Blood pressure and cholesterol levels are not the most accurate way of assessing the risk of heart attack and stroke, doctors believe.
Instead, measuring calcium build-up in the arteries gives a better indicator of the likelihood of heart problems, they say.
In comparison, the traditional ways of assessing who should be prescribed preventative drugs such as statins are inaccurate.
It means that tens of thousands of patients at low risk of a heart attack or stroke could be taking the drugs needlessly.
People with little or no calcium deposits in the arteries detected on CT scans are unlikely to suffer a heart attack or stroke, a study found. But doctors may have prescribed them statins based on other factors. The study suggests up to a third of patients were taking them unnecessarily.
Scans found that their coronary artery calcium (CAC) score – a formula based on the level of calcium deposits, age and gender – was actually low and they only needed advice on lifestyle.
The US research also revealed that one in six people believed to be at low risk had high scores, meaning they could benefit from taking drugs.
Calcium build-up in the arteries marks the calcification of plaque, which results in hardening that can lead to heart attacks.
The latest study, published in the European Heart journal, adds to mounting evidence about the value of calcium scans in predicting heart attack risk. The technology is little used in the NHS, where there is limited availability of expensive scans, but widely used in private clinics. Instead patients mostly have their risk calculated on family history, medical factors such as cholesterol and blood pressure levels, and lifestyle habits.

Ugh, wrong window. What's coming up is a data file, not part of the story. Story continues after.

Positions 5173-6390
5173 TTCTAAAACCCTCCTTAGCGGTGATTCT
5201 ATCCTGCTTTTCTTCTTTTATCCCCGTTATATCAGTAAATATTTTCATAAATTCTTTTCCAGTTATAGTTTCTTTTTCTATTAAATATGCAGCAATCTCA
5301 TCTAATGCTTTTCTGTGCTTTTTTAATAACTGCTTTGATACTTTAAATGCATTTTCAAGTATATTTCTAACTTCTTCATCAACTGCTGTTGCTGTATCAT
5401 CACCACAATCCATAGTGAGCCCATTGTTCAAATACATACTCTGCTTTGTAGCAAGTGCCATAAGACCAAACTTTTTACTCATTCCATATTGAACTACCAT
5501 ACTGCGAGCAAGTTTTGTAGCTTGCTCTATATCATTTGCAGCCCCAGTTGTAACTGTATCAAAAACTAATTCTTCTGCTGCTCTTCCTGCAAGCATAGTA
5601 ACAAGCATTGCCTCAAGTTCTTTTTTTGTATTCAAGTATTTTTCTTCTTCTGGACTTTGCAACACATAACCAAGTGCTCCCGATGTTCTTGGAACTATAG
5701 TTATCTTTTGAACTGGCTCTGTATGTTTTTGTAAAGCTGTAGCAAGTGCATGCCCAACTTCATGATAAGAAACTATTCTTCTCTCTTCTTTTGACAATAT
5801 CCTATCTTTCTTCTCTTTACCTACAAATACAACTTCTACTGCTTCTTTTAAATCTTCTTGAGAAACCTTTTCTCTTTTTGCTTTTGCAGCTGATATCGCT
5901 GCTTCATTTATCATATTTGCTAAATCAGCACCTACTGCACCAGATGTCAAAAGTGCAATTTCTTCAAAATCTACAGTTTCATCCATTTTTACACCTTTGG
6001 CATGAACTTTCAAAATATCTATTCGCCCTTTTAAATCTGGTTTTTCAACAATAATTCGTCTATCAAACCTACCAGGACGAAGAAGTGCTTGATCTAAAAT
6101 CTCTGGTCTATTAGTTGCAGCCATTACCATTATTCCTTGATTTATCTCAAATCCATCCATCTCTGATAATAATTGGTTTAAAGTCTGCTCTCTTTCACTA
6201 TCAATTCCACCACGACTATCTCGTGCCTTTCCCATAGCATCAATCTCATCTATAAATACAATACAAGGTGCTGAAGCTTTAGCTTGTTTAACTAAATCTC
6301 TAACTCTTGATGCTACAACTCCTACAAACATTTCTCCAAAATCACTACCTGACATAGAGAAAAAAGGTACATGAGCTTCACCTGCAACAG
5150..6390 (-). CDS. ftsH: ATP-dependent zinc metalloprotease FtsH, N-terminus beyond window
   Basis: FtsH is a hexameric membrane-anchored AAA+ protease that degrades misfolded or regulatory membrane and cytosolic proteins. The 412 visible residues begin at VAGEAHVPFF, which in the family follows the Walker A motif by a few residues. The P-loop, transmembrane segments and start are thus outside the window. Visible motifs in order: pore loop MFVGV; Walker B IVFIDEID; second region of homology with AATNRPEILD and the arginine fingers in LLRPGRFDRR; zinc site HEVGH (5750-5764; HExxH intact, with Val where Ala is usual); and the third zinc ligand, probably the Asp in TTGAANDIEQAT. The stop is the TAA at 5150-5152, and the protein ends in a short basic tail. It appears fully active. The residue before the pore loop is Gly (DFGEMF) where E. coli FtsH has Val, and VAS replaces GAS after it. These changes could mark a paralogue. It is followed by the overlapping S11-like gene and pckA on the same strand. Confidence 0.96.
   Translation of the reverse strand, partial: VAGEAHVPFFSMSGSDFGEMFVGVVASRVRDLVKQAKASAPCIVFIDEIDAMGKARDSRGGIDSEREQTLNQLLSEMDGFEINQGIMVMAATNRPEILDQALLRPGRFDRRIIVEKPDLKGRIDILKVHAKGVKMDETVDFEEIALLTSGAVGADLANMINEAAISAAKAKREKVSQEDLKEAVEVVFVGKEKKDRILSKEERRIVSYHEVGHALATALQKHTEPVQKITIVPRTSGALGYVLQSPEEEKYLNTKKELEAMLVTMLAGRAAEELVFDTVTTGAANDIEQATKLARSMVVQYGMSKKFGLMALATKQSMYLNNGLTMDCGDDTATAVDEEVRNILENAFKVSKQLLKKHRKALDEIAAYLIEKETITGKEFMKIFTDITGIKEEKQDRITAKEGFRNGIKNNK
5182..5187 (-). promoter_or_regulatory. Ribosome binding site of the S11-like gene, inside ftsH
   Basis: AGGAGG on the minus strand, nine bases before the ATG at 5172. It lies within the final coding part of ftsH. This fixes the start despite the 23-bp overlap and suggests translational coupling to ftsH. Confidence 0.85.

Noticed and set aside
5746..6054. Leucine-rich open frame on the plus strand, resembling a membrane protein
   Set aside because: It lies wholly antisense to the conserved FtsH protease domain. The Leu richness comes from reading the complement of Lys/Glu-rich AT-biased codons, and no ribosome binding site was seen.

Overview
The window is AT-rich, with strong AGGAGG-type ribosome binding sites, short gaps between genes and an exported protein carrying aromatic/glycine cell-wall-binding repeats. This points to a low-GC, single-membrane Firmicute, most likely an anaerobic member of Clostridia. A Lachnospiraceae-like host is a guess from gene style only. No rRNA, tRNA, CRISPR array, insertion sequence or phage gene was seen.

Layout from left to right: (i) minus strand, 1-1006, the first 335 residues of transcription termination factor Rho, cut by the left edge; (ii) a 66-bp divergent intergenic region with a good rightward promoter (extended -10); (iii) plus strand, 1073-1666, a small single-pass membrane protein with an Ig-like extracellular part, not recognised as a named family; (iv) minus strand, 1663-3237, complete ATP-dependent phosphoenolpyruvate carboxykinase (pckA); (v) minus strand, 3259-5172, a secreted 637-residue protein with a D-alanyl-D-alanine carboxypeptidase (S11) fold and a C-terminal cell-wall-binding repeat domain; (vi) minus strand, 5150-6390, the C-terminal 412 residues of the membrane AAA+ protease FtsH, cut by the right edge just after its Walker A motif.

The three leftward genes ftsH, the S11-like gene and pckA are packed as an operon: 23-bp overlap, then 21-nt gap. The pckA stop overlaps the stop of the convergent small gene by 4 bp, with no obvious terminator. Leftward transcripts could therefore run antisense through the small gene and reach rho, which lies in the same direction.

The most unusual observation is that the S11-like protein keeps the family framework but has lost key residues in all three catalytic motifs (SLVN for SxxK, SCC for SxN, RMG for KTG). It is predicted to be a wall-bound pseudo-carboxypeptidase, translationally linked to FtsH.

Study leader Dr Michael Silverman, a cardiology fellow at Brigham and Women’s Hospital in Boston, in the US, said calcium testing is superior in predicting heart attacks and deaths.
He added: ‘We showed that by using only the traditional risk factors, we miss a significant percentage of individuals at high risk. We may also be over-treating a large number of people who can safely avoid lifelong treatment.’
Calcium screening uses a CT scan to directly measure deposits in heart arteries, which are early signs of ‘furring up’ of the arteries.
This is converted into a score ranging from zero for no deposits into the hundreds. The higher the score, the greater the chances of an event such as heart attack or stroke in the next seven years.
Drug treatment usually starts at a score of 50-100, while bigger scores might lead to further tests of heart and artery function.
The study used data from almost 7,000 participants in the Multi-Ethnic Study of Atherosclerosis (MESA), who were given risk scores according to the traditional medical factors.
They were also given a coronary calcium scan and a CAC score.
The MESA participants did not have evidence of heart disease when they joined the study between 2000 and 2002. They were followed for around seven years for coronary heart disease events, such as heart attacks.
Roger Blumenthal, professor of medicine and director of the Johns Hopkins Ciccarone Center, and co-author of the study, said ‘We found that 15 per cent of people believed to be at very low risk actually had high coronary artery calcium scores above 100 and were at relatively high risk of a cardiac event over the next seven years.
‘On the other hand, 35 per cent of study participants thought to be at very high risk and needing aggressive therapy with aspirin and statin medication actually had no coronary artery calcium and an extremely low event rate of the next seven years.’
Dr Khurram Nasir, the study’s senior author, said: ‘Our study shows that coronary artery calcium testing holds promise as a frontline assessment for people before they develop heart disease symptoms.’
London cardiologist Dr Duncan Dymond said: ‘Calcium screening is widely used in private medicine but hardly at all in the NHS, which doesn’t have the resources to give people an individual and much more accurate assessment of their risk.’
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